The A1Dcx Mark II housing belongs to one of the most established and comprehensive port and accessories system of the industry. The Aquatica port system, with its critically precise optical property, has been a stable platform on which thousands of photographers have relied on for more than 20 years to produces state of the art images.

The lightweight A1Dcx Mark II benefits from the finest material available in the metallurgic industry and is carefully crafted from a selected alloy of aircraft-grade aluminum. This housing still has the same standard 90m/328ft depth rating that can be factory upgraded to 130m/425ft depth rating on request. Its knurled knobs and oversized controls mean easy operation in all kinds of diving conditions.

 

EOS-1D X

Housing equipped with Aquatica’s 180 View Finder #20054

SPECIFICATIONS

Depth Rating & Dimension

  • 100m/328ft (upgradeable to 130m/426ft)
  • Dimensions: Height: 8,49’’ / Depth: 5,3’’
  • Width: No grips: 8,63’’ / With grips: 13,03’’
  • Weight (with grips attached): 8,5 lbs

Construction of shell

  • 6061 T6 Marine Grade aluminum
  • Anodized to MIL-A-8625 (type 2, Class 2 specification)
  • Powder coated with certified A.A.M.A. 2603-98 Polyester coating
  • Baked at 177c/350F (specification ASTM D2794

Mounting points for strobes arms, lighting fixtures and/or tripod

  • 5 standard ¼”-20 sized threaded holes, two on each hand grips and one centered on top of the housing
  • 3 standard ¼”-20 sized threaded holes located at the base of the housing
  • Standard features last line
  • 5 bulkhead access entry point for various accessories

Control shafts and push pins

  • Type 304 marine grade Stainless steel
  • All shaft double sealed with double O-rings
  • All push pins sealed with Quad Rings

Standard features

  • Ergonomically optimized for diving conditions
  • Oversized knurled controls knobs
  • Sturdy comfortable grips
  • Extended shutter release
  • Port lock mechanism
  • Lens release mechanism
  • Standard high quality Galileo Optical Eye piece
  • Dual sacrificial anodes (front and rear mounted)
  • 5 accessory bulkhead entry points
  • Surveyor Moisture and vacuum sensor, pump & valve
  • Form fitting Grips (2x)

RETAIL PRICE AT $4,849.00 USD

For more information visit www.aquatica.ca.

Nick and Caroline (Frogfish Photography) are a married couple of conservation driven underwater photo-journalists and authors. Both have honours degrees from Manchester University, in Environmental Biology and Biology respectively, with Nick being a Fellow of the Royal Photographic Society, a former high school science teacher with a DipEd in Teaching Studies. Caroline has an MSc in Animal Behaviour specializing in Caribbean Ecology. They are multiple award-winning photographers and along with 4 published books, feature regularly in the diving, wildlife and international press They are the Underwater Photography and Deputy Editors at Scubaverse and Dive Travel Adventures. Winners of the Caribbean Tourism Organization Photo-journalist of the Year for a feature on Shark Diving in The Bahamas, and they have been placed in every year they have entered. Nick and Caroline regularly use their free time to visit schools, both in the UK and on their travels, to discuss the important issues of marine conservation, sharks and plastic pollution. They are ambassadors for Sharks4Kids and founders of SeaStraw. They are Dive Ambassadors for The Islands of The Bahamas and are supported by Mares, Paralenz, Nauticam and Olympus. To find out more visit www.frogfishphotography.com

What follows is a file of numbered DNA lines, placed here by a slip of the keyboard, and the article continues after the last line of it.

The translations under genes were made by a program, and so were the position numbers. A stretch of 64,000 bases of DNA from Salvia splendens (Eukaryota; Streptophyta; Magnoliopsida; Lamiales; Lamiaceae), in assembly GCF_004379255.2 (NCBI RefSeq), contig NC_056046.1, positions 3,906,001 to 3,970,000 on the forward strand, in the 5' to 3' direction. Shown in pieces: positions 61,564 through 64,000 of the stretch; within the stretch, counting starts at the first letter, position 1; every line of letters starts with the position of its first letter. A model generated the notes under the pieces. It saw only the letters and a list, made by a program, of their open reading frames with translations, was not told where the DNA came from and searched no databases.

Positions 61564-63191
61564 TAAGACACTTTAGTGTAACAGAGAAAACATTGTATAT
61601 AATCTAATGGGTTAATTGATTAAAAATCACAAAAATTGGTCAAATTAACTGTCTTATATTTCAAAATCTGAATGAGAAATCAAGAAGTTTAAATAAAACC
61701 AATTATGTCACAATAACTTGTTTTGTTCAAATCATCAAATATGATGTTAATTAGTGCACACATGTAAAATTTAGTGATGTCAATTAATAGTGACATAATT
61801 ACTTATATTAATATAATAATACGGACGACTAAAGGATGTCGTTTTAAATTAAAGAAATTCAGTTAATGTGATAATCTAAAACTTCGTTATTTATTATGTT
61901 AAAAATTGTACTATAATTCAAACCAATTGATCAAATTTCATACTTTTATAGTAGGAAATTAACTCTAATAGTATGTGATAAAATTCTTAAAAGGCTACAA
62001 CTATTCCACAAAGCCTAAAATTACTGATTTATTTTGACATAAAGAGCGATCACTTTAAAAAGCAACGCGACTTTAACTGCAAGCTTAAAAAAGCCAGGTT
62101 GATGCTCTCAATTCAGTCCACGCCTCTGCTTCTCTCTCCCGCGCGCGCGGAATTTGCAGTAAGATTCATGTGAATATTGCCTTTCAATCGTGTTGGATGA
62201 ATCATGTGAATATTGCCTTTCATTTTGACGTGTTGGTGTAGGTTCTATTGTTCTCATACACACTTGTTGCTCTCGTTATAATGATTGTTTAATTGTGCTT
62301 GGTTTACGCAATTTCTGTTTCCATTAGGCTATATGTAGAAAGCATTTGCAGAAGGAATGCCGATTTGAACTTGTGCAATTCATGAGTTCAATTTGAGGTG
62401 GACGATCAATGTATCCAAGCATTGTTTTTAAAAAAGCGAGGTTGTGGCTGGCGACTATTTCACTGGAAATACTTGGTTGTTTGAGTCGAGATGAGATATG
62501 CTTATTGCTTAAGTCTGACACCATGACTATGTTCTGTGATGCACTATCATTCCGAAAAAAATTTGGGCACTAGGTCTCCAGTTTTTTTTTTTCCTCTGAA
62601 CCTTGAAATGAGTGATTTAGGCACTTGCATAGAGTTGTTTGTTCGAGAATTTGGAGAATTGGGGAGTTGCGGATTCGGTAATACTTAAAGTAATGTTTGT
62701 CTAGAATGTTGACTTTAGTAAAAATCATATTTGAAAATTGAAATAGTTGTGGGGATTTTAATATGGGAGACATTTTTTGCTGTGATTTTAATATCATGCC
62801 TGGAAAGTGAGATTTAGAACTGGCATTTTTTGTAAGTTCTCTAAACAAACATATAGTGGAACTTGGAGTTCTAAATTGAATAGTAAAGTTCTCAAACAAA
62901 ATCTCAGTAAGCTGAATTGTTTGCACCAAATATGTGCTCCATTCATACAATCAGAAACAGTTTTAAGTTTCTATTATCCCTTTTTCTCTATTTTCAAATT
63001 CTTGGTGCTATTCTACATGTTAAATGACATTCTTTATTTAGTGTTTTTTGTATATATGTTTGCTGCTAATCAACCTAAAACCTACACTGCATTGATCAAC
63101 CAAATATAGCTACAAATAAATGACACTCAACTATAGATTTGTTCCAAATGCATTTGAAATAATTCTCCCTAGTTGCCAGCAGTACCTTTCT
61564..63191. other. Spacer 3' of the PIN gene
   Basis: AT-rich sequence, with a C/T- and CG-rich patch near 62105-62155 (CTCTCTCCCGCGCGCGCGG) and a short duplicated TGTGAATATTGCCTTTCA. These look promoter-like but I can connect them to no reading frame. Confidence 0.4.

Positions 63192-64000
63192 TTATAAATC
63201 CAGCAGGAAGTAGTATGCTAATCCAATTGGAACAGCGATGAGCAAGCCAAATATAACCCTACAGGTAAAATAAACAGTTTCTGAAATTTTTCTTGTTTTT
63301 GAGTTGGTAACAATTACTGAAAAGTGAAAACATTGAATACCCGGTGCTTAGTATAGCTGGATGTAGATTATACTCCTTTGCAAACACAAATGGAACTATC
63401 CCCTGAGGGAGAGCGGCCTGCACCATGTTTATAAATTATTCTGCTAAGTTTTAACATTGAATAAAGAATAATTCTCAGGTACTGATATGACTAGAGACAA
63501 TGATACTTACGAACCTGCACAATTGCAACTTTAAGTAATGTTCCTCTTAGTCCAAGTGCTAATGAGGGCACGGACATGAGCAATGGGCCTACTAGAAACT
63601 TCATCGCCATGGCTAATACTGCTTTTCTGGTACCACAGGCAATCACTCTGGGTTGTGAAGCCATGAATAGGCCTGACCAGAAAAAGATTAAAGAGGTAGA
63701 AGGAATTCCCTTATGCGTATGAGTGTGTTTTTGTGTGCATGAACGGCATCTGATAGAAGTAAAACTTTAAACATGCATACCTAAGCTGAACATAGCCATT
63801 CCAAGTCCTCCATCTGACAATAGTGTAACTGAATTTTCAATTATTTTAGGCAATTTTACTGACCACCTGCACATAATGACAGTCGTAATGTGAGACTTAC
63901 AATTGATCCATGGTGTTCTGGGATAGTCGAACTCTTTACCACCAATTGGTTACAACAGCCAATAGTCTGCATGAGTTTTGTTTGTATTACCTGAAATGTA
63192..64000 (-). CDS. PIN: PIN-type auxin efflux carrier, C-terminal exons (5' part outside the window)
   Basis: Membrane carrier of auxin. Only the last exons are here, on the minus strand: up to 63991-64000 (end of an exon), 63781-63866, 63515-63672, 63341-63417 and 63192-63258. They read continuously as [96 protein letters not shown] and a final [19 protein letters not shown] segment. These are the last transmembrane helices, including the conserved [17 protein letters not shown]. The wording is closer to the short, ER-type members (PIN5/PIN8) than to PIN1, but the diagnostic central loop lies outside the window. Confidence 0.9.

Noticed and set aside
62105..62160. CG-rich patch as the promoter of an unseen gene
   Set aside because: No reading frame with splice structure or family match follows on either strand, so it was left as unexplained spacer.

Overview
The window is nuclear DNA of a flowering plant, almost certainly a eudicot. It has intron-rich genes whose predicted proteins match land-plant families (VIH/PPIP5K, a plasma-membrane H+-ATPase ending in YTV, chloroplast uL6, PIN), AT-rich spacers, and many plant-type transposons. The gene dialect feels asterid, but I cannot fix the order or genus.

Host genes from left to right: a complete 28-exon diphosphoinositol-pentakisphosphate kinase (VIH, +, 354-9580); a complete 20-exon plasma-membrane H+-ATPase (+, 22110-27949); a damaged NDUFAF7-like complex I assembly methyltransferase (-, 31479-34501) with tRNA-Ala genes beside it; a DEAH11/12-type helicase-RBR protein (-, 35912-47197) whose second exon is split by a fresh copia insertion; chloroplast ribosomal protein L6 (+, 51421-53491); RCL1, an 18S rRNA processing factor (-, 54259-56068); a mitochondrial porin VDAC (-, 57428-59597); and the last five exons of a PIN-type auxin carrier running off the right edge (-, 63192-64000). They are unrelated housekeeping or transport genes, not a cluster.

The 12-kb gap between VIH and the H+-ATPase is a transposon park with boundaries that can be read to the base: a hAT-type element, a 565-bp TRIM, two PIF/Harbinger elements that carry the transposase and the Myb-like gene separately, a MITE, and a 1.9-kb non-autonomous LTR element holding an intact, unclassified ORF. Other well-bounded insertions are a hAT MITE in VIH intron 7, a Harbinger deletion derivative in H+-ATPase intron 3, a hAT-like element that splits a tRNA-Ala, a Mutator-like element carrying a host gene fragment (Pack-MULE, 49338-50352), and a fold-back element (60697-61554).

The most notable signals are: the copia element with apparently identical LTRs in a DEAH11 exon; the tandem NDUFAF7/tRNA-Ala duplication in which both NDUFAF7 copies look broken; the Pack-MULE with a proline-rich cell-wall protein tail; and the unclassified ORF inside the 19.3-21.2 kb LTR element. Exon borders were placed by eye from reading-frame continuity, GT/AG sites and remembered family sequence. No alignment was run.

News

Introducing the Cinebags Dome Port Case CB74

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The CB74 Port Case is a heavy duty case to protect and carry your compact sized dome port. Designed to protect and transport 6″-8″ ports from Nauticam, Zen, Sea&Sea and similar sized ports.

The CB74 is made of a heavy duty tarpaulin fabric with padded sidewalls to protect your dome port in your dive luggage. The oversized zippers allow for quick easy access to the port pouch.

A mesh pouch is attached to flap can be used to store your spare port cover.


A small velcro pouch is located in the back compartment of the CB74 for small parts like spare o-rings, or o-ring grease.


The front of the CB74 has a neoprene carry handle to make transporting the port case a breeze. The opposite side has an area you can write your name and also label the pouch so it can be easily identified.

Features:

  • heavy duty tarpaulin fabric
  • padded sidewalls
  • oversized zippers
  • mesh pouch for accessories
  • mesh pouch to store port cover
  • neoperene carry handle

The CB74 Dome Port and other CineBags Underwater Products are available through the dedicated underwater dealer network. 

For more information visit the Cinebags website by clicking here.

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Dive Training Blogs

When is it a good day to dive?

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By Rick Peck

The standard answer is “It’s always a good day to dive.” The real question is: When is it a day we should not dive?

There are several factors that go into a decision for a dive day.

  • Weather
  • Waves
  • Tides (if applicable)
  • Physical condition
  • Mental condition